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History of New York
Lenape and New Netherland: prehistory – 1664
British and revolution: 1665–1783
Federal and early America: 1784–1854
Tammany and consolidation: 1855–1897
Early 20th century: 1898–1945
Post-World War II: 1946–1977
Modern period: 1978–2001
Post 9/11: 2001–present
Early 20th century: 1898-1945
on the Lower East Side, circa 1900
This period began with the formation of the consolidated city of the five boroughs in 1898. Manhattan and the Bronx, though still one county, were established as two separate boroughs and joined together with three other boroughs created from parts of adjacent counties to form the new municipal government originally called "Greater New York".
The Borough of Brooklyn incorporated the independent City of Brooklyn, recently joined to Manhattan by the Brooklyn Bridge, and several municipalities in eastern Kings County, New York; the Borough of Queens was created from western Queens County (with the remnant established as Nassau County in 1899); and The Borough of Staten Island contained all of Richmond County. All municipal (county, town and city) governments contained within the boroughs were abolished. In 1914, the New York State Legislature created Bronx county, making five counties coterminous with the five boroughs.
On June 15, 1904 over 1,000 people, mostly German Immigrants, were killed when the steamship General Slocum caught fire and burned on North Brother Island, in the East River; and on March 25, 1911 the Triangle Shirtwaist Factory fire in Greenwich Village took the lives of 146 garment workers, which would eventually lead to great advancements in the city's fire department, building codes, and workplace regulations.
A series of new transportation links, most notably the New York City Subway, first opened in 1904, helped bind the new city together. The height of European immigration brought social upheaval. Later, in the 1920s, the city saw the influx of African Americans as part of the Great Migration from the American South, and the Harlem Renaissance, part of a larger boom time in the Prohibition era that saw dueling skyscrapers in the skyline. Throughout the first half of the 20th century, the city became a world center for industry, commerce, and communication. Interborough Rapid Transit (the first New York subway company) began operating in 1904, and the railroads operating out of Grand Central Terminal and Pennsylvania Station thrived. New York City became the most populous city in the world in 1925, overtaking London, which had reigned for a century.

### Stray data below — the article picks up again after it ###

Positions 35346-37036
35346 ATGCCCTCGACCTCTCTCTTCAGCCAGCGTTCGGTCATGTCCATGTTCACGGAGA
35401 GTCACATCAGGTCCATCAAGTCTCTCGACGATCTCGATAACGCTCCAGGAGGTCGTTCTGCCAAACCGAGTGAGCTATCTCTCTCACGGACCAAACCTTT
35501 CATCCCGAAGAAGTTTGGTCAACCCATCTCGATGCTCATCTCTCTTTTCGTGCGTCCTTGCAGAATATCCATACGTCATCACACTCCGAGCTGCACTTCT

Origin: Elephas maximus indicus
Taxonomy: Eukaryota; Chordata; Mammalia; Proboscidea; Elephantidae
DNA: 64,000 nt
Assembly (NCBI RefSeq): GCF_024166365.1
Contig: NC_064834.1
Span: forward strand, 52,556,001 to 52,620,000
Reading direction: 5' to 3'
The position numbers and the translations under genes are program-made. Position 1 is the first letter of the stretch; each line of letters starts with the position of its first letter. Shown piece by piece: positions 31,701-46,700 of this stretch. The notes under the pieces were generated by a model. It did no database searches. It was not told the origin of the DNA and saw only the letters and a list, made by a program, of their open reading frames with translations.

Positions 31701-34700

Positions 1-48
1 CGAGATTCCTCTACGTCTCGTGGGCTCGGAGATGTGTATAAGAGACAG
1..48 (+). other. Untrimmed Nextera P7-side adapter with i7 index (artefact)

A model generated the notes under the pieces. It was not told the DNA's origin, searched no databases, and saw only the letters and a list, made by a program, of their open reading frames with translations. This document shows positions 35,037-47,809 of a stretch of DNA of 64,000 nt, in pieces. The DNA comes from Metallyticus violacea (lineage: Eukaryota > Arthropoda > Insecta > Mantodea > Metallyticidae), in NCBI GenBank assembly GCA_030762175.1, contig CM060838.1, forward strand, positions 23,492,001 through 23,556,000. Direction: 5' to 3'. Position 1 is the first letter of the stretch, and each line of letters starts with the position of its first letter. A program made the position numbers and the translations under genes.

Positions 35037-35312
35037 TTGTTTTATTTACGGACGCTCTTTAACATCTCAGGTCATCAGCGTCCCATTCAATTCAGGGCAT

New York City's ever accelerating changes and rising crime and poverty rates ended when World War One disrupted trade routes, the Immigration Restriction Acts limited additional immigration after the war, and the Great Depression ended the need for new labor. The combination ended the rule of the Guilded Age barons. The period between the World Wars saw the election of reformist mayor Fiorello LaGuardia and the fall of Tammany Hall after eighty years of political dominance. As the city's demographics stabilized, labor unionization brought new protections and affluence to the working class, the city's government and infrastructure underwent a dramatic overhaul under LaGuardia, and his controversial parks commissioner, Robert Moses, ended the blight of many tenement areas, expanded new parks, remade streets, and restricted and reorganized zoning controls.
Despite the effects of the Great Depression, the 1930s saw the building of some of the world's tallest skyscrapers, including numerous Art-Deco masterpieces that are still part of the city's skyline today. Both before and after World War II, vast areas of the city were also reshaped by the rise of the bridges, parks and parkways coordinated by Moses, the greatest proponent of automobile-centered modernist urbanism in America.
In 1938 the political designation "ward" was abolished. New York City had used this designation for the smallest political units since 1686, when Governor Thomas Dongan divided the city, then entirely in Manhattan, into six wards. In 1791, wards were given numerical designations. The First Ward was the tip of Manhattan, and the wards going north were given consecutive numbers with new added as the city expanded. The older wards were also subdivided as their populations swelled. Brooklyn had also composed of wards since it became a city in 1837. It originally had nine, and by the time of the 1898 consolidation it had 32.
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